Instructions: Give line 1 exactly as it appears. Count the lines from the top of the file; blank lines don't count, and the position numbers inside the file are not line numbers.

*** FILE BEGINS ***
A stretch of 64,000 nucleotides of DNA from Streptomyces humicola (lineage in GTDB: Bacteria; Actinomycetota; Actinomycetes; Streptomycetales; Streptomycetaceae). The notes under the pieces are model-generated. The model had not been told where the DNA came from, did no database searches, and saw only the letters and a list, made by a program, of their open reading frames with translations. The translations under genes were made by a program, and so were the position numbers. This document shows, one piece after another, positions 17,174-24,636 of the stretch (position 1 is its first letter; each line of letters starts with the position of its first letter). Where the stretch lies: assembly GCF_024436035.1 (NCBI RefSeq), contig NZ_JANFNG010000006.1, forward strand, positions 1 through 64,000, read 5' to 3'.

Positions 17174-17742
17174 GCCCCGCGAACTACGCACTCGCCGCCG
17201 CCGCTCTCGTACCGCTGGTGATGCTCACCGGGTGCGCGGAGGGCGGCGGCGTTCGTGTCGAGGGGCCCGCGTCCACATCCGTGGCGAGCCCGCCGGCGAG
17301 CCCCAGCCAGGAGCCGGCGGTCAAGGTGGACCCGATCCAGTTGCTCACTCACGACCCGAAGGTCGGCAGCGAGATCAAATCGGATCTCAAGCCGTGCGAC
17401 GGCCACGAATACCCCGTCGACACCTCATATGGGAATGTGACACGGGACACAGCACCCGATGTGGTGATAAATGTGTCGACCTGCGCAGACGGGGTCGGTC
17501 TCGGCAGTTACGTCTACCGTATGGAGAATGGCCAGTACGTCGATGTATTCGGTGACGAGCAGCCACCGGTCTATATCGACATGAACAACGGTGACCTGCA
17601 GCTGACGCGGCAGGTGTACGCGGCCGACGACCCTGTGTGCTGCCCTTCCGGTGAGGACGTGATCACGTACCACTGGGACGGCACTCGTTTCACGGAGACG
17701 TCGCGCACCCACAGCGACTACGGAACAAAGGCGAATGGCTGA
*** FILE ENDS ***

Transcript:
A stretch of 64,000 nucleotides of DNA from Streptomyces humicola (lineage in GTDB: Bacteria; Actinomycetota; Actinomycetes; Streptomycetales; Streptomycetaceae). The notes under the pieces are model-generated. The model had not been told where the DNA came from, did no database searches, and saw only the letters and a list, made by a program, of their open reading frames with translations. The translations under genes were made by a program, and so were the position numbers. This document shows, one piece after another, positions 17,174-24,636 of the stretch (position 1 is its first letter; each line of letters starts with the position of its first letter). Where the stretch lies: assembly GCF_024436035.1 (NCBI RefSeq), contig NZ_JANFNG010000006.1, forward strand, positions 1 through 64,000, read 5' to 3'.